By Mohan R Pillay

In a rare decision, the Singapore High Court in PT Perusahaan Gas Negara (“PGN”) v CRW Joint Operation (“CRW”) [2010] 4 SLR 672 refused to uphold an ICC arbitration award arising from a contract using the FIDIC Red Book 1999 Edition.

Disputes between the parties over variation orders and payment requests were referred to a Dispute Adjudication Board (DAB) by the contract. The parties accepted several of the DAB’s decisions, save one involving a disputed sum of over US$17 million.

The DAB decision was referred to arbitration and the Tribunal upheld it in its award. When CRW applied to register the arbitration award in a Singapore court, PGN sought to set it aside.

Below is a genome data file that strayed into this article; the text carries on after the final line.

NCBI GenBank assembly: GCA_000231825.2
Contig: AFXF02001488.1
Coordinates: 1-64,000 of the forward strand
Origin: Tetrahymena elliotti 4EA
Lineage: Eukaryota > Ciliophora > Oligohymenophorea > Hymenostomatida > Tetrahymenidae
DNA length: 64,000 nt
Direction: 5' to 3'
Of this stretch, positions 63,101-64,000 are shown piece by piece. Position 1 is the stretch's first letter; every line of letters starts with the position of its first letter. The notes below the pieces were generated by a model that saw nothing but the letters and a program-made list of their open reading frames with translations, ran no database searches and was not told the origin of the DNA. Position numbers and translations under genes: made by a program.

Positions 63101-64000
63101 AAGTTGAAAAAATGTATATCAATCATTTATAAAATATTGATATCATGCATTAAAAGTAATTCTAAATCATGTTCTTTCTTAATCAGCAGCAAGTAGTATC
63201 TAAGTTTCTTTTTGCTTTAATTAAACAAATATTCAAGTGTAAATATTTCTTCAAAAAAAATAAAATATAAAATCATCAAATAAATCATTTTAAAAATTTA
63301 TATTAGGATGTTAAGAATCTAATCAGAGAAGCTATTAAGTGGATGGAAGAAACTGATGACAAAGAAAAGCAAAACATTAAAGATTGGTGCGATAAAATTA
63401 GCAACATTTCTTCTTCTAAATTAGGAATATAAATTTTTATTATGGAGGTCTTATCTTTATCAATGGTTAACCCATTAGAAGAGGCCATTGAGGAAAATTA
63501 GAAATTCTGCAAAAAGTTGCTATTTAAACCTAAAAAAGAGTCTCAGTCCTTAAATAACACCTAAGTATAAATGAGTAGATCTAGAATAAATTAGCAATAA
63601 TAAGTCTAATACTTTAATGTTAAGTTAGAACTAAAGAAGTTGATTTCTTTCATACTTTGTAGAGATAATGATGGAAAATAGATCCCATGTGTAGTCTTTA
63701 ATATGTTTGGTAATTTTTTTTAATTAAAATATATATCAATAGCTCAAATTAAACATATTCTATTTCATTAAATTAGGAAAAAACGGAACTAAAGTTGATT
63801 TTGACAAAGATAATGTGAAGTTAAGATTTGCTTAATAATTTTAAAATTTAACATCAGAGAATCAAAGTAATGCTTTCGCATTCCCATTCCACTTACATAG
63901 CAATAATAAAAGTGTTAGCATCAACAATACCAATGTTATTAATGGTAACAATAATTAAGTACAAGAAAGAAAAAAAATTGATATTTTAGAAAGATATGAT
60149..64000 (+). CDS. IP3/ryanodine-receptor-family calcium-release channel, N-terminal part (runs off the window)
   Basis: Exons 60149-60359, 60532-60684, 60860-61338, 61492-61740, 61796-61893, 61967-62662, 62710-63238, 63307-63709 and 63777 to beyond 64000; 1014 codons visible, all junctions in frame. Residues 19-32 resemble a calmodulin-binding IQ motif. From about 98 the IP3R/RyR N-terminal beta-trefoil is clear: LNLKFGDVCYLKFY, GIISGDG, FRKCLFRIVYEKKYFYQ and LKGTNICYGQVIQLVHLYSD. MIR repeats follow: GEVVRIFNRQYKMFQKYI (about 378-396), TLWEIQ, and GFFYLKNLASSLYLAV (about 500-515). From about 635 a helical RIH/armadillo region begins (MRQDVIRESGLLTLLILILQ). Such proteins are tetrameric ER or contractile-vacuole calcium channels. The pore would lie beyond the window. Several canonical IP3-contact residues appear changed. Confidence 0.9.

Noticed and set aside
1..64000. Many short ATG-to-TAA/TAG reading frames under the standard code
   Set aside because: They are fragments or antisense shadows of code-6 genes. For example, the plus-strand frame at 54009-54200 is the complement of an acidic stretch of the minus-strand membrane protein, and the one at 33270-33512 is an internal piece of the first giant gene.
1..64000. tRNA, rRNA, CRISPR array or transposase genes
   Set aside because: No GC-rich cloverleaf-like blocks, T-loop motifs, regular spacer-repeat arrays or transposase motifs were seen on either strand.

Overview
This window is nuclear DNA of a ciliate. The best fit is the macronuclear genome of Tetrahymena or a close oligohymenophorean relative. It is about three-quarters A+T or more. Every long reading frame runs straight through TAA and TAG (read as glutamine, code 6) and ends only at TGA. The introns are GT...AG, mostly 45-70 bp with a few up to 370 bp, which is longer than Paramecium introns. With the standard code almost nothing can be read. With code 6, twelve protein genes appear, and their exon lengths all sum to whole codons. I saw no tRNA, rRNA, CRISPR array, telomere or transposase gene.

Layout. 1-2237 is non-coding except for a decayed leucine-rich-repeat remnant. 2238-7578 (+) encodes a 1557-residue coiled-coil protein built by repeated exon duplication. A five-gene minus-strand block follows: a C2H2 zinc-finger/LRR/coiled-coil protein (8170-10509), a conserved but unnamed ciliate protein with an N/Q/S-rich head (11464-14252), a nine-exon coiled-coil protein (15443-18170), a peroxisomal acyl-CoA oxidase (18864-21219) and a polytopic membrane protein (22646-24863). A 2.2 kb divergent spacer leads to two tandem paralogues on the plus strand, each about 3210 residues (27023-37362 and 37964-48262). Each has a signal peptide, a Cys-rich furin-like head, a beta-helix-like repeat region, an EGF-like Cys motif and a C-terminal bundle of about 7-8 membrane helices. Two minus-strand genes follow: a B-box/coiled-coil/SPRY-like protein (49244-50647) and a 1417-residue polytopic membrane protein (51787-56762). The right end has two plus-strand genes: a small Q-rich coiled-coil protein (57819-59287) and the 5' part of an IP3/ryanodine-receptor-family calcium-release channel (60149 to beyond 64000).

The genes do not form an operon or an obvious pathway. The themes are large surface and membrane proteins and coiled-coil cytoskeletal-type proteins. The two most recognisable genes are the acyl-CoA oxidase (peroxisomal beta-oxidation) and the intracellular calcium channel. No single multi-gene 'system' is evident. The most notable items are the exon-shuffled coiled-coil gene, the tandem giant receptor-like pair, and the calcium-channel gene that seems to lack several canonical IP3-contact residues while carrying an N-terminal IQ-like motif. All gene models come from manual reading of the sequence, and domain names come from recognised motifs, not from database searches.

The Singapore High Court set aside the award on the basis that the arbitration tribunal exceeded its powers in rendering a final award in contravention of the parties’ agreement. The High Court interpreted the dispute resolution provisions in the FIDIC Red Book to mean that CRW was first required to refer the disputed DAB decision back to the DAB for review and confirmation, before involving arbitration.

Notably, the Court observed a possible gap in the 1999 FIDIC Red Book as it did not expressly allow a counter party’s failure to comply with a DAB decision to be referred directly to arbitration.

This is a rare instance of the Singapore High Court setting aside an arbitral award. It highlights the importance of parties understanding the clauses in their contract, especially how the reference to arbitration is to be properly invoked.


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